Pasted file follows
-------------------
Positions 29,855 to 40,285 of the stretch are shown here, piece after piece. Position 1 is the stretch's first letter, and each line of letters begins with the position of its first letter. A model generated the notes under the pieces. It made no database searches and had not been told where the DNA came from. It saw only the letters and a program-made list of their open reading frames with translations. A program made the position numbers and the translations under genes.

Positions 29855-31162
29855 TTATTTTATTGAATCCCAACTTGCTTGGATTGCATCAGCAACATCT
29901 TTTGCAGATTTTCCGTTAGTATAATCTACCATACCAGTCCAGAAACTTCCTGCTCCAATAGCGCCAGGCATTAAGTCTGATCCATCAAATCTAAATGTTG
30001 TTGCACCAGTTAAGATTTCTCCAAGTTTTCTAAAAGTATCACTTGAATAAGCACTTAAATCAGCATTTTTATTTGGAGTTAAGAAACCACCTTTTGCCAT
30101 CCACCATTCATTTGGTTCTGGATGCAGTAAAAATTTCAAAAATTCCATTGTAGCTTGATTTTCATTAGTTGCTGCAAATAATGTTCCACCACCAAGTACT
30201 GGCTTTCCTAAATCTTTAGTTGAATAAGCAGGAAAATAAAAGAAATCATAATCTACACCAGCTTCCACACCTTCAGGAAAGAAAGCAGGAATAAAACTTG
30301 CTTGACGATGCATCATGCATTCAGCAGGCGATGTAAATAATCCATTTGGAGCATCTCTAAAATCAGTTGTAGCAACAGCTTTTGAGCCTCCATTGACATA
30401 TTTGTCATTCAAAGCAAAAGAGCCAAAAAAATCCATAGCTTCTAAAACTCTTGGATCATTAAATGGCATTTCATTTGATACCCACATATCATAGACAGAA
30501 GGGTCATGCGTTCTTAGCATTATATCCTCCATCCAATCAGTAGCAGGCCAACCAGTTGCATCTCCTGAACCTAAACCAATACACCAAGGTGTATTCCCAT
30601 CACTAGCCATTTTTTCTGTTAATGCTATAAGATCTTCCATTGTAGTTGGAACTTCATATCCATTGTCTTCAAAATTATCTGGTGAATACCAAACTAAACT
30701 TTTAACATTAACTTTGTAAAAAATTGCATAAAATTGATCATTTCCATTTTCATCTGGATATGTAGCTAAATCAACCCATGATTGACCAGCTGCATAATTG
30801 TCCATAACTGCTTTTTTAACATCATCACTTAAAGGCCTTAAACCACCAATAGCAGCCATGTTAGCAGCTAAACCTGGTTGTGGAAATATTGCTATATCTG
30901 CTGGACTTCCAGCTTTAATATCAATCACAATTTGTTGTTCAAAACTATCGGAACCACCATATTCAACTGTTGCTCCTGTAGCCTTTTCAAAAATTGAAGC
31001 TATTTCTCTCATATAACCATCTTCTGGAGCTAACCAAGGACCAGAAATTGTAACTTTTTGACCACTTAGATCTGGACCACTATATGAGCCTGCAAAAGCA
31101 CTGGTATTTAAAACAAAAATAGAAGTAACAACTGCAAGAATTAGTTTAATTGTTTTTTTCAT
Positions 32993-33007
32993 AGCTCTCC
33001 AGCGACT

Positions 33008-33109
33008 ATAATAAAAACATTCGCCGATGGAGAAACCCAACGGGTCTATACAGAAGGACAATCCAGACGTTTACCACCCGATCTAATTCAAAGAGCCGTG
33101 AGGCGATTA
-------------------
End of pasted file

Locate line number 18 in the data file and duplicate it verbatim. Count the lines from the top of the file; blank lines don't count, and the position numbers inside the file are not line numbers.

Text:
32993 AGCTCTCC